Advances in equality

Mon, 19 Mar 2012 16:33:00 GMT

University researcher’s new book probes of levels of tolerance for people of different sexuality

Surya Monro

A NEW book co-authored by a University of Huddersfield researcher examines current UK and global attitudes towards gays, lesbians, bisexuals and transgender people.  It analyses recent legislation aimed at ensuring equal rights and asks what more needs to be done.

The book - entitled ‘Sexuality, Equality and Diversity’ - is the end product of a three-year, £230,767 research project funded by the Economic and Social Sciences Research Council and conducted by Dr Surya Monro (pictured), based at the University of Huddersfield’s School of Human and Health Sciences, in tandem with Professor Diane Richardson of Newcastle University 

“We were interested in finding out how things are moving on, because there has been a lot of recent legislation supporting equality issues generally – covering faith, race and age as well as sexuality,” said Dr Monro.

Recent UK legislation has included the Equalities Act of 2010 and 2004’s Civil Partnership Act.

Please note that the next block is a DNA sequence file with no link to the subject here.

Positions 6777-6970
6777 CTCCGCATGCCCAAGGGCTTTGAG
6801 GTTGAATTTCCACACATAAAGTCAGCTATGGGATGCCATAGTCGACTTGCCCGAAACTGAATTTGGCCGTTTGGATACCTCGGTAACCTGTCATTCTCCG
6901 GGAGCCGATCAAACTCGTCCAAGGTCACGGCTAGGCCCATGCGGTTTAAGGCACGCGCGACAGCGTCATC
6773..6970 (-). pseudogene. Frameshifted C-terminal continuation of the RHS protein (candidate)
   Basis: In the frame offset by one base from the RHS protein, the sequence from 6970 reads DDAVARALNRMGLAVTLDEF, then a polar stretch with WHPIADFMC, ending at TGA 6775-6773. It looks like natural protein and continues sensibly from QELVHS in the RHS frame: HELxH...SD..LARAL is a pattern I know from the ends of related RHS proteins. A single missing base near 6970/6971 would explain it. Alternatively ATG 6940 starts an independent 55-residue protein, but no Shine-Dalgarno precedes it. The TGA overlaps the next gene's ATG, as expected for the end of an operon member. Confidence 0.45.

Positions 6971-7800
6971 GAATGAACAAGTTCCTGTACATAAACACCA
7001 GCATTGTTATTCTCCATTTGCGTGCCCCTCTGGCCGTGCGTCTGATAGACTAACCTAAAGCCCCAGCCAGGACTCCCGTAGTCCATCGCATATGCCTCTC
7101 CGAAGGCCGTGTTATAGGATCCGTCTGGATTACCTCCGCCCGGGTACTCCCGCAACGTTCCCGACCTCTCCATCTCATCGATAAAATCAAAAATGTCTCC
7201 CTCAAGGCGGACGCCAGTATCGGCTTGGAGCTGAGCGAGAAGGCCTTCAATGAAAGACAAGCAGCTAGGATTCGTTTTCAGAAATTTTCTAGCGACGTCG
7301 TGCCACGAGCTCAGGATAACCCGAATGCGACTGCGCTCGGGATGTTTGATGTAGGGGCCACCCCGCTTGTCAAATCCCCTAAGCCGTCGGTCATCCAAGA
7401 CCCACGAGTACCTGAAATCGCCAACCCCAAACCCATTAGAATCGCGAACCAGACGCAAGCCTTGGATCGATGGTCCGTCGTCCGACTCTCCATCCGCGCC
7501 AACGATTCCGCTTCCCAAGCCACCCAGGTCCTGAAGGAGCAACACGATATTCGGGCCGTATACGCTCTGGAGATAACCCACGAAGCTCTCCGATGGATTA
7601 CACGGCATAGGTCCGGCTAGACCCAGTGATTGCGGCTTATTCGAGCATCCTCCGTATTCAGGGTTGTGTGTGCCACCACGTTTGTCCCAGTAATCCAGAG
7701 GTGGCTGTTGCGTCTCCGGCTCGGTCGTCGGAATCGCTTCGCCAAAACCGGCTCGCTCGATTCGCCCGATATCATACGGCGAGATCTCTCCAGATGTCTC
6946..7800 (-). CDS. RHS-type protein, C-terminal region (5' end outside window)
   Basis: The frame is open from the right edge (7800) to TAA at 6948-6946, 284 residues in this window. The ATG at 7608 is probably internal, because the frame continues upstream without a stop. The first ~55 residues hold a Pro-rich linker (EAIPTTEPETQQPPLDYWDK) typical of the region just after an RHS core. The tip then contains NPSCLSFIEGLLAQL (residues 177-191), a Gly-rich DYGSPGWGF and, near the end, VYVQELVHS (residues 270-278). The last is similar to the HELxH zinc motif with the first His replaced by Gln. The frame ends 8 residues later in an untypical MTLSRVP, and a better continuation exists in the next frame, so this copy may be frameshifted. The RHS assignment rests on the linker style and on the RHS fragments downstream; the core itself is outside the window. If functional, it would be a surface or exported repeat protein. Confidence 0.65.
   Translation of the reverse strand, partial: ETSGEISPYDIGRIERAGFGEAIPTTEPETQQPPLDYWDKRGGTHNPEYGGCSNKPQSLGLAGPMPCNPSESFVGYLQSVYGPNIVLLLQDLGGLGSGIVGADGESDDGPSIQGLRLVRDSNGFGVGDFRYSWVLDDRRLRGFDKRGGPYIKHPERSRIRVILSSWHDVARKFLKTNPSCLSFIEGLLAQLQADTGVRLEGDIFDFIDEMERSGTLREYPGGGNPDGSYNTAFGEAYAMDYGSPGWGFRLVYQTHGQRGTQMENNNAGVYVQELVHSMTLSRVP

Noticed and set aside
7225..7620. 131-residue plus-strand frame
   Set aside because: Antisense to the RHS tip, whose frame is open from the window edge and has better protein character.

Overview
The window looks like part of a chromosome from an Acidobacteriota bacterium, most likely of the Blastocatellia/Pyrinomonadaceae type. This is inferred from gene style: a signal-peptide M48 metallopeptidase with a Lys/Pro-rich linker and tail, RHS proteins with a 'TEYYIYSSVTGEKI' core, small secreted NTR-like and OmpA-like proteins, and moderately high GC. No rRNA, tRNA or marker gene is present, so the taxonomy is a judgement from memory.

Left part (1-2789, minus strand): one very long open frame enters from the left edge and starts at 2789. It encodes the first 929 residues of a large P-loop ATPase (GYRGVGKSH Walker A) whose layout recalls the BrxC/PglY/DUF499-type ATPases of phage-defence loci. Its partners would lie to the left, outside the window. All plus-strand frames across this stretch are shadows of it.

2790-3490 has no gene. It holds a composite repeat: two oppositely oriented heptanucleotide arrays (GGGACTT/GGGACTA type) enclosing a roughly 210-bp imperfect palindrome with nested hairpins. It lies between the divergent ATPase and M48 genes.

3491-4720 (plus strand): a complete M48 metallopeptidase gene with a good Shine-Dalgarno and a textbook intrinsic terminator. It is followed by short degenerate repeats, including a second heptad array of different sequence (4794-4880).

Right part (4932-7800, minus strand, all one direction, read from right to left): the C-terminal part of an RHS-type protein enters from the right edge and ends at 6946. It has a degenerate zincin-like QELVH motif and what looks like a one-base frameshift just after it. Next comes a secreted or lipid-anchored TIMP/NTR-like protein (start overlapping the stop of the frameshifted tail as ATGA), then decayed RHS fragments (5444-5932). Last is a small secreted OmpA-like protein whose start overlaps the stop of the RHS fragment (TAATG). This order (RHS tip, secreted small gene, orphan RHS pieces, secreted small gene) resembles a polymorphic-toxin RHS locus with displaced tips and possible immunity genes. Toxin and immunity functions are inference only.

The authors conducted most of their research in the UK, including Northern Ireland, but also looked at such diverse countries as South Africa, Nepal and the USA so that they could provide an international dimension.

The project has left Dr Monro fairly encouraged about progress towards equality and tolerance.

Book cover

“It is an optimistic picture in the sense that there is much more open discussion now around the rights of people who have different sexual orientations and gender identities,” she said.

“There is supportive legislation in a number of countries, but there are also still a large number of countries where state-sponsored human rights abuses against lesbian, gay bisexual and transgender people are commonplace,” she added.

In the UK, said Dr Monro, there had been big cultural shifts towards more general acceptance of diversity.

“Now there is a need to consolidate after recent legislation and it is good to see that the Coalition is broadly supportive of equality issues,” she said.

Now Dr Monro is planning to co-organise a conference which will examine the effect that austerity and public spending cuts are having on issues of sexuality and equality.  There are sound arguments against cutbacks in these fields, she claims.

“There is a business case, because gays, lesbians, bisexuals and transgender people contribute to the economy through taxes and so we want them to be as supported as much as possible, so that they are not affected by things such as hate crime.

“And there is also the social justice case,” she added.  “There is no reason why people with different sexualities and gender identities should not have as good an opportunity as everyone else to make a contribution to society.”

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